Harlequin Property SVG, owners of the troubled Buccament Bay Resort, whose chairman, Dave Ames, is facing tax evasion and theft charges in St. Vincent and the Grenadines, has filed for insolvency.
The insolvency declaration was filed in St. Vincent and the Grenadines, where Harlequin Property SVG is registered.
The proceedings could lead to the liquidation of the company and heavy losses for thousands of investors, Financial Adviser, a weekly newspaper in the United Kingdom has reported.
A spokesperson for Harlequin said the insolvency procedure was entered into “to protect the company, its thousands of investors, and its hundreds of employees”.
“It has done so with the knowledge of the Vincentian government on the understanding that Harlequin can and will come out the other side,” the spokespersons said.
Prime Minister Ralph Gonsalves said this week that his government is aware of the development.
Financial advisor quoted the Harlequin spokesperson as saying that the insolvency action was taken to stave off a notice to wind up the company, which was due to be lodged on Tuesday (Oct. 4) by UK law firm Waterside Legal on behalf of more than 100 investors.
Investors in the project include 6,000 mainly UK pension investor, who contributed £400 million to the project under the promise of “guaranteed returns” of 10 per cent a year.
Harlequin has faced trouble since early 2013, has been the subject of several warnings from the Financial Conduct Authority, and is mired in a Serious Fraud Office investigation as well as several legal cases.
On the other hand, Harlequin has lodged a US$70 million claim for professional negligence against its former accountants and auditors Wilkins Kennedy — a firm.
In St. Vincent, scores of persons and company claim that Harlequin and/or their Buccament Bay resort owe them money, and workers at the resort have, at times, taken to striking to force the company to pay their wages, which they say they receive irregularly.
Harlequin had signed contracts with around 6,000 investors to build luxury villas in the Caribbean and other exotic locations.
But it completed just a few hundred, leaving most investors without either their capital or any of the “guaranteed returns”.
Vincentian accountant Brian Glasgow of KPMG has been appointed as insolvency practioner of Harlequin Property to put forward a proposal to help rescue the insolvent company, in what is likely to be the last roll of the dice for the firm, Financial Adviser said.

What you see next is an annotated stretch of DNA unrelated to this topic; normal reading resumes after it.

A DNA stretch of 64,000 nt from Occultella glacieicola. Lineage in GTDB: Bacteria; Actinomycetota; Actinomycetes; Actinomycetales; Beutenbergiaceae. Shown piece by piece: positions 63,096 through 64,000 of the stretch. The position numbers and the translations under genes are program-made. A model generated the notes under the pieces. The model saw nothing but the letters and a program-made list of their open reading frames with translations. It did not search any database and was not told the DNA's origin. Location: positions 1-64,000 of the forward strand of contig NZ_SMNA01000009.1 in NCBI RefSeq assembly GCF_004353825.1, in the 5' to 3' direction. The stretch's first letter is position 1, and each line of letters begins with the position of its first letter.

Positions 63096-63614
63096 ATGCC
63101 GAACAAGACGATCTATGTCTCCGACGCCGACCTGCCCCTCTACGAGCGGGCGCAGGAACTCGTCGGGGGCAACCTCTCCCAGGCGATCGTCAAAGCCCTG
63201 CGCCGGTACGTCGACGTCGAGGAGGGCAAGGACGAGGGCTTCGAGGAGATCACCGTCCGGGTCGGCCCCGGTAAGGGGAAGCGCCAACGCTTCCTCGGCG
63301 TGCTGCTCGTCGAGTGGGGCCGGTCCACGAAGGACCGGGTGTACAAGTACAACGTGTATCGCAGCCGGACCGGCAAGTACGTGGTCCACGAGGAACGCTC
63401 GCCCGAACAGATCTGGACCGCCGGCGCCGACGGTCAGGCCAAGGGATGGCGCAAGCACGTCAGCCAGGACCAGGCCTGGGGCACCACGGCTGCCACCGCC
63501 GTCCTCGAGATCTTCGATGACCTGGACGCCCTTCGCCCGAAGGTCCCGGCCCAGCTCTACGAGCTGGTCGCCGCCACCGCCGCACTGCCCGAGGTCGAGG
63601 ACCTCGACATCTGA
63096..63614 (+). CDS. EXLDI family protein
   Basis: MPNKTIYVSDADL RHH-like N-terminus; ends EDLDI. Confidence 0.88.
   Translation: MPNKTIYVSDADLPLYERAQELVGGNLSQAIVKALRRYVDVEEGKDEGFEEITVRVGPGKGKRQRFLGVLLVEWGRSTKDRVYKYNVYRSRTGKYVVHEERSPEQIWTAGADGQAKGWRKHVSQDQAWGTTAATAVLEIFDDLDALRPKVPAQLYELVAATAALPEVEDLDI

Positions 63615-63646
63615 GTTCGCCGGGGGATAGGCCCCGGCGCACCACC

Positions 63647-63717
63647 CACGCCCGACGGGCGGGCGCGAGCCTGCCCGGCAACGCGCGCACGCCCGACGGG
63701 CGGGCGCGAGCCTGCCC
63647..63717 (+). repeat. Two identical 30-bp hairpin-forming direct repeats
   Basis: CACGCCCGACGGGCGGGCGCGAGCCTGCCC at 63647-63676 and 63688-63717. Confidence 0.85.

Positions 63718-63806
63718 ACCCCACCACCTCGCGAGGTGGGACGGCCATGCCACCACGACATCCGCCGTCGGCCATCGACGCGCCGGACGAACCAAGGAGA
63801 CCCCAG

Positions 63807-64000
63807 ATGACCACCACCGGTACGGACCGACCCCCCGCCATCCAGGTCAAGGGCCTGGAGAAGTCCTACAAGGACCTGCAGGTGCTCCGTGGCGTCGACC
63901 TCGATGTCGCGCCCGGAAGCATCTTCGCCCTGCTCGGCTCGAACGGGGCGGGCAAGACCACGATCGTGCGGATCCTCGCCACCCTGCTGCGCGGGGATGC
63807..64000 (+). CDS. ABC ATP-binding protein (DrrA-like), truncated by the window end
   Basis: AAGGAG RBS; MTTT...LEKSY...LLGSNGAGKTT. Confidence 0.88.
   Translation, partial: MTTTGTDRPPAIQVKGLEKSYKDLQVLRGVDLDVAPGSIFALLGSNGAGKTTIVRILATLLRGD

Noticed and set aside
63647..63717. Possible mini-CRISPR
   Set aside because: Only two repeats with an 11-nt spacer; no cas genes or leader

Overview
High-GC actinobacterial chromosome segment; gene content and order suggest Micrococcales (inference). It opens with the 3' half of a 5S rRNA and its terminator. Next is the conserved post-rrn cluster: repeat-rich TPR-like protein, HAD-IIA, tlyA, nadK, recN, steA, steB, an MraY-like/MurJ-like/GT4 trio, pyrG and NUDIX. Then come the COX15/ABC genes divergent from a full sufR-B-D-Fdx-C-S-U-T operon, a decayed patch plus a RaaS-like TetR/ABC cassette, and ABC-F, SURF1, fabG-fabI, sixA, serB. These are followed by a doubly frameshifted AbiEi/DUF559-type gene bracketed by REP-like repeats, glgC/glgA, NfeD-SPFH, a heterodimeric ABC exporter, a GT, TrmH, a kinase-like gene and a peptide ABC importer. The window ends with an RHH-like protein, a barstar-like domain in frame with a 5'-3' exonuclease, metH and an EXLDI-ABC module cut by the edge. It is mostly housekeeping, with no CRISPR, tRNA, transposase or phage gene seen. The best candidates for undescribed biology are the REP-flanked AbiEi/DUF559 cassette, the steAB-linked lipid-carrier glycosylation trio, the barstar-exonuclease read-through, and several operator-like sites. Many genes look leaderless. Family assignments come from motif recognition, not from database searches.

The report continues:
Glasgow’s role will be to try to reach a financial solution that will satisfy Harlequin SVG’s creditors, largely made up of investors and the Financial Services Compensation Scheme.
If a proposal is not viable or is rejected then Harlequin will enter into formal liquidation.
If that happens, Harlequin’s land and hotel assets — including its flagship Buccament Bay and Merricks resorts – will be sold off and the proceeds distributed among investors, after insolvency costs.
Either way, it is likely to mean serious losses to all Harlequin investors, including those who have provided extra money to Harlequin SVG to complete the purchase on Buccament Bay properties.
Liquidation would also have far reaching consequences across the self-invested personal pension sector, with many of the investments coming via Sipps.
The FSCS joins investors as a creditor because it has paid out around £100m in relation to claims against advisers who sold Harlequin and then, unable to pay compensation for complaints, were forced to shut up shop.
Once the FSCS has paid out a claim it takes over the investors’ rights, including the right to pursue Harlequin to clawback some of the compensation it has paid.
A spokesperson for the FSCS said: “FSCS pursues recoveries when it is cost effect to do so. We do not speculate on any possible future recoveries actions.”
Documents filed with the St. Vincent court name around 130 individual investors, some of whom are couples, some now deceased, with claims against Harlequin ranging from around £24,000 to around £163,000.
Gareth Fatchett, partner at Waterside Legal, said: “Harlequin has taken advantage of the new legislation in SVG to seek creditor protection while an independent solvency practitioner puts together a proposal for creditors to accept or reject.
“If there is no proposal or it is rejected, Harlequin Property SVG Limited will be placed in bankruptcy.
“Our clients await their proposals with great interest.”